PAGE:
Florida State University students were recognized by the Florida Chapter of the American Planning Association for their plan to develop the West Market area of Pasco County, Fla.
Students from the Florida Planning and Development Laboratory —the community outreach arm of FSU’s Department of Urban and Regional Planning — received the prestigious Student Project Award from the APA, marking the fourth time the lab has been honored for its work.
“It is particularly gratifying to receive the award from APA —the largest professional organization for practicing planners in the state of Florida,” said Lindsay Stevens, the department’s planner-in-residence. “This award recognizes the high caliber of work produced by our students, as they apply their analytic and technical planning skills on a real-world issue in Pasco County, our community partner.”
The project titled “Vision 19: A Catalyst for Change in The Harbors” also won the Florida Planning and Zoning Association’s 2015 Outstanding Study/Plan Award.
FPDL team members Tyler Maldonado, Wes Shaffer and Rafael Almario, master’s students in the FSU Department of Urban and Regional Planning, interview Pasco County stakeholders at the local farmer’s market about their perspective on start-up economic development opportunities. (FPDL Studio Team)
A total of 20 student planners, under the direction of Stevens and Senior Planner Jeremy Crute, undertook the project in the summer and fall 2014 semesters.
Students involved in the project were: Summer 2014 – Macy Fricke, Katherine Joyner, Nathan Law, Jennifer Malone, Jillian Neupauer, Hilary Richardson, Lauren Rushing, Arianna Waddell, David Williams and Christopher Young; Fall 2014 – Joshua Adams, Rafael Almario, Kathryn Angleton, Jackson Harris, Tyler Maldonado, Branden Roe, Brittni Russaw, Carlton Thornton, Nicholas Torres and Charlan Waldron.
The two-phased project was conducted in partnership with the government of Pasco County, Fla., to transform the county’s West Market area into “a marine paradise for boaters, tourists, nature enthusiasts and the local community,” with an eye toward economic and urban development.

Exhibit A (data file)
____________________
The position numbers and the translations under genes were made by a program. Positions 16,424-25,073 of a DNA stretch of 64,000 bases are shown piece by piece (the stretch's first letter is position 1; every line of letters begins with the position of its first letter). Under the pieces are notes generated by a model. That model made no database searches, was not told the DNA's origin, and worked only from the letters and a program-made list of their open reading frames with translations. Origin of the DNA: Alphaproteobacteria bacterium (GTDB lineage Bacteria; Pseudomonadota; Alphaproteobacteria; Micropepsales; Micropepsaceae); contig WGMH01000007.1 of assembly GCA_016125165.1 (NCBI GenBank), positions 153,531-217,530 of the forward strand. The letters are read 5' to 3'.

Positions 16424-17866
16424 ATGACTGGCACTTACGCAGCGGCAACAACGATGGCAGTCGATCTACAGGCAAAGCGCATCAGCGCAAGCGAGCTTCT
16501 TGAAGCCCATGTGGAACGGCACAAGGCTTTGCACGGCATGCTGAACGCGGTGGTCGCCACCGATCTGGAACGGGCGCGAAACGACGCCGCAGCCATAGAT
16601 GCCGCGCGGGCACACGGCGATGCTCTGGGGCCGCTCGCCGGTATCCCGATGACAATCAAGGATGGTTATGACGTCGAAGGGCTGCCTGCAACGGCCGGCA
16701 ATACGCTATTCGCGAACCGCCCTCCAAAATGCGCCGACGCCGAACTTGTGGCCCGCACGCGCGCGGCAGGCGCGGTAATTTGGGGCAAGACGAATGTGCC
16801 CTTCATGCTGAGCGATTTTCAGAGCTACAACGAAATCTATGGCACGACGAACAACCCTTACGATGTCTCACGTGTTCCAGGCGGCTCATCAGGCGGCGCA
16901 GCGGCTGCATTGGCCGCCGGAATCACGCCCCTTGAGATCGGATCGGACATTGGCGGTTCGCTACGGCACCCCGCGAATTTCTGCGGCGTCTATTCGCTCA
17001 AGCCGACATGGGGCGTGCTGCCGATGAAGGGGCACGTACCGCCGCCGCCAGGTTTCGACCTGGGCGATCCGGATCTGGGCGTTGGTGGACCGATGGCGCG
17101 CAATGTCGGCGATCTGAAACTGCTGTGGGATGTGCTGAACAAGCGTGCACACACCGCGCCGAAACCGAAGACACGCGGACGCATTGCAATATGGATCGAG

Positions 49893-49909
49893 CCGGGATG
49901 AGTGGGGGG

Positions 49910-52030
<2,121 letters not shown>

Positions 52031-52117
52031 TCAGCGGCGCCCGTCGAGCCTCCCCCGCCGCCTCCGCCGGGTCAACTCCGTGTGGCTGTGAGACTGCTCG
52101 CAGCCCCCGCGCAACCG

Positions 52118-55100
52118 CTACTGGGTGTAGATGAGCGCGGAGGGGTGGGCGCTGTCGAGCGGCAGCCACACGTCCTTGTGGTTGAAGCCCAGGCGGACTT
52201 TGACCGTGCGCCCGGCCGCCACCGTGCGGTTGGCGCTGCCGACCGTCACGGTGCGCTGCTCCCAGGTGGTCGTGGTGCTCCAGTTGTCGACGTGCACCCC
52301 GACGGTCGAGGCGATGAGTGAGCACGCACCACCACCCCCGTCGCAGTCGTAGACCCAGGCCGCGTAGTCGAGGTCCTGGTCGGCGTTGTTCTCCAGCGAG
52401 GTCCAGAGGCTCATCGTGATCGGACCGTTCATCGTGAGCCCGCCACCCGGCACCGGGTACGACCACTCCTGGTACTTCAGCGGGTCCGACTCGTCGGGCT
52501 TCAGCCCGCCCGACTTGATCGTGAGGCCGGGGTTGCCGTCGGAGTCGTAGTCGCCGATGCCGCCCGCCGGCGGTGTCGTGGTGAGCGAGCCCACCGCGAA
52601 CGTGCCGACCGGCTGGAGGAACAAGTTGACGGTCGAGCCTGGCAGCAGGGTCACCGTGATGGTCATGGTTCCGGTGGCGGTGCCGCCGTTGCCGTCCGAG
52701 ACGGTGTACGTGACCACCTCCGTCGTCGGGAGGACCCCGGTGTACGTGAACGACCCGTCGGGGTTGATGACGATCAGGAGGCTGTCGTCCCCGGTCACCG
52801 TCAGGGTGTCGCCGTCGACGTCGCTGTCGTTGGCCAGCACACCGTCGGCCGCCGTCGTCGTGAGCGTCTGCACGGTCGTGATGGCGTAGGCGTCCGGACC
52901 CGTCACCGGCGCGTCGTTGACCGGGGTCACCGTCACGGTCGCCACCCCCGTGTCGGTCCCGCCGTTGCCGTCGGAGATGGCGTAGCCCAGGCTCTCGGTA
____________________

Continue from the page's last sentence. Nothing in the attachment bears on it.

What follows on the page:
“’Vision 19: A Catalyst for Change in The Harbors’ is a prime example of how the energy and fresh perspective of graduate students, coupled with cutting-edge mapping and visualization technology can help a community reimagine a built-out and neglected area,” Stevens said.
The Florida Planning and Development Laboratory operates like a professional consulting firm, annually securing hundreds of thousands of dollars in professional project work and internship opportunities for Department of Urban and Regional Planning students and contracting for real-world projects in areas reflecting the diverse interests of the unit’s faculty and students.
Once under contract, planning projects are typically staffed by 5 to 12 graduate students in their final year of study. Students participating in the department’s semester-long capstone studio course are provided with an applied, place-based learning experience that provides a connection between their coursework and professional practice.
“This is a winning situation for everyone involved,” Stevens said. “Our students benefit from the opportunity to apply the knowledge gained in their master’s program, and the clients value the high-quality and creative work that the Florida Planning and Development Laboratory provides.”
The lab previously won the APA Student Project Award in 2009 for a sustainability plan developed for the city of Colquitt, Ga.; in 2012 for “Creating a Community of Scholars,” a plan for the future of graduate student housing at FSU; and in 2013 for the College Park District Action Plan for development of the Tallahassee neighborhood just east of the FSU campus.
Florida’s oldest and largest graduate planning program, the Department of Urban and Regional Planning in the College of Social Sciences and Public Policy has been a leader in planning education for decades and has significantly shaped practice in a state internationally known for innovations in comprehensive planning. The program calls on its large alumni network to provide opportunities for student internships and permanent employment positions for graduates.